WAR: Angry Boer General to the British: Disarm your Blacks and Fight a WHITE MAN’S WAR!
This is a communication that a Boer General sent to a British General:
‘It is understood that you have armed Bastards, Fingos and Baralongs against us – in this you have committed an enormous act of wickedness … reconsider the matter, even if it cost you the loss of Mafeking … disarm your blacks and thereby act the part of a white man in a white man’s war.’ – General Cronje to Colonel Baden-Powell, 29 October 1899
he Siege of Mafeking: A timeline of events
The siege and battle for Mafeking constitutes one of the most famous, but also one of the most controversial, episodes in British imperial history. Over 217 days, from 13 October 1899 to 17 May 1900, little more than 1,000 totally outgunned and outnumbered European and African defenders, ultimately only surviving on starvation rations and led by Col Baden-Powell, were initially besieged by 8,000 and, from mid-November 1899, a reduced number of around 2,000 Boer fighters, led respectively by Generals Cronje and Snyman.
Whilst this epic struggle made a hero out of the British leader, Baden-Powell, who eventually went on to achieve everlasting fame as founder of the Scouting Movement, his personal role has recently attracted criticism for alleged gross neglect of the Mafeking African population, leading to a significant number of unnecessary deaths from starvation.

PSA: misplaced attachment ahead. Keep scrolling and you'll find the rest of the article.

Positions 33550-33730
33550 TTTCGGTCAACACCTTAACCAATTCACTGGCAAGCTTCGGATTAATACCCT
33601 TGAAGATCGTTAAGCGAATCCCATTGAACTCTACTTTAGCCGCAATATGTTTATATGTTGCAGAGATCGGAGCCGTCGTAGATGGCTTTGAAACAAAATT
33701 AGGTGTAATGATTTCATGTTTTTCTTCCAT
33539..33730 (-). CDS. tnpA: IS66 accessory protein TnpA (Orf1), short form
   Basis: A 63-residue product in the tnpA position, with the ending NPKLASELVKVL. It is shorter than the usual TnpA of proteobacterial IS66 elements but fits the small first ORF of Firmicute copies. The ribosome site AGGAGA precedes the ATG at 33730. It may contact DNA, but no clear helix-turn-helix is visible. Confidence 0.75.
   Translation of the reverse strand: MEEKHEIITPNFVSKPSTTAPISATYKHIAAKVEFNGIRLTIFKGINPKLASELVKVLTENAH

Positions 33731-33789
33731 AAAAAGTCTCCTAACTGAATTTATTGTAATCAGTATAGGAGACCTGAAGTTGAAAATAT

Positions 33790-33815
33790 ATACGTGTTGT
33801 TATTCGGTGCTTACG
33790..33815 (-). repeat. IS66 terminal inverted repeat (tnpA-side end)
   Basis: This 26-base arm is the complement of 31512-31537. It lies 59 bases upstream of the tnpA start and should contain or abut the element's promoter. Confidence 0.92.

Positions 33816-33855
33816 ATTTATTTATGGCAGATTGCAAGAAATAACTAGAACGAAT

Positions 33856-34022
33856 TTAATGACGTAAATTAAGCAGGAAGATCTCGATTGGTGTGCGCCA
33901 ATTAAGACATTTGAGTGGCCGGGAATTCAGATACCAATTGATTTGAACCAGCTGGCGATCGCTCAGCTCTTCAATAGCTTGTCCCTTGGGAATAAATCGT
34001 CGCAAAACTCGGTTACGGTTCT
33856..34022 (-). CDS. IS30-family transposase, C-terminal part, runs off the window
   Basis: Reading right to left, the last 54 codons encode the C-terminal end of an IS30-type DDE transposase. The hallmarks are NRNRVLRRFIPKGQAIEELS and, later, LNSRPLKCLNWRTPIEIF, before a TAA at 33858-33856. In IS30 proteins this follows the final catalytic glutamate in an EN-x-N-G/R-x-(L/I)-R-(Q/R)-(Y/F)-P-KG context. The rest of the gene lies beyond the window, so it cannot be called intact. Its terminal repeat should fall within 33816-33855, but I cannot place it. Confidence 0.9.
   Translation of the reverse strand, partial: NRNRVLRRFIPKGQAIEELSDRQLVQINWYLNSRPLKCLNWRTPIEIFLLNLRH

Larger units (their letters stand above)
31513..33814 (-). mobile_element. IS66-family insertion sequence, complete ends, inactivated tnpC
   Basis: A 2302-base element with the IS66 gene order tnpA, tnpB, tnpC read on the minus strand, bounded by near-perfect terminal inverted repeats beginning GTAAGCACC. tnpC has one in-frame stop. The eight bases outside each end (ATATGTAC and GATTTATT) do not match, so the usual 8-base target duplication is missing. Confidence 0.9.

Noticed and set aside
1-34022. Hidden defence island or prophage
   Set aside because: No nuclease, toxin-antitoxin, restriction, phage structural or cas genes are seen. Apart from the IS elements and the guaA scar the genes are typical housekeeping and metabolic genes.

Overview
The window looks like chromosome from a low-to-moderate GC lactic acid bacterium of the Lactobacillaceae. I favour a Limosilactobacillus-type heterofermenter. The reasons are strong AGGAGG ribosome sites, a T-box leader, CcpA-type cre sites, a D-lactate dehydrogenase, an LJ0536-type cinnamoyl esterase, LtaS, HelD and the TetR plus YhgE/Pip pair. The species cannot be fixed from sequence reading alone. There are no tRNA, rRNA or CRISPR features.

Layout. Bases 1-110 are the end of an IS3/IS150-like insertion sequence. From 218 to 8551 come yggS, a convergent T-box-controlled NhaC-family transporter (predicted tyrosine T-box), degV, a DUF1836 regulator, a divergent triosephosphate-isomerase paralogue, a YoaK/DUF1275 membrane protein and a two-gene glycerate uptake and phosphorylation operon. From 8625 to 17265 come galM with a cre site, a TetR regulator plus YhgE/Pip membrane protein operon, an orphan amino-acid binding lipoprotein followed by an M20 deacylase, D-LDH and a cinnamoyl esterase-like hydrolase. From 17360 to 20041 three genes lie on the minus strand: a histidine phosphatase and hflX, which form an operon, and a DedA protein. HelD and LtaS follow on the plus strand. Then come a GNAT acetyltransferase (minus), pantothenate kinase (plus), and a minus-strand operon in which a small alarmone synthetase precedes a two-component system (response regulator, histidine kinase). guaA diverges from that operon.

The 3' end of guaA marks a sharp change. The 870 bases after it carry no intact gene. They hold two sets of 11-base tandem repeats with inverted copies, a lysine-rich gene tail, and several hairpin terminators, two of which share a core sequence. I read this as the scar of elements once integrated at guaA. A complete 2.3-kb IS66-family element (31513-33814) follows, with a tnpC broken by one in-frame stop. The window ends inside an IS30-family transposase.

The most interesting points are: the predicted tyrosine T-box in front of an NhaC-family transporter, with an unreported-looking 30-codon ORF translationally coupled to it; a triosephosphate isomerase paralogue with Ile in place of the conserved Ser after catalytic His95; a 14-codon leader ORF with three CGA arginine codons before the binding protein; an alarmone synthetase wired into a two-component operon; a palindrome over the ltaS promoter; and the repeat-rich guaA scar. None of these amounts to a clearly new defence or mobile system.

As the quote by Gen. Cronje above graphically exposes, the battle for Mafeking also represented one of the first events of the Anglo-Boer War to highlight the deep racial tensions underpinning this conflict; tensions directly generated by Baden-Powell’s equally controversial decision to arm large numbers of his African defenders, which, from the Boer perspective, constituted a gross violation of the sacred principle of fighting a ‘white man’s war’.
Therefore, it was a battle which presented a major challenge to the existing pre-war social order, whereby a white South African minority sought to sustain, in wartime as well as in peacetime, their coercive dominance over a black South African majority.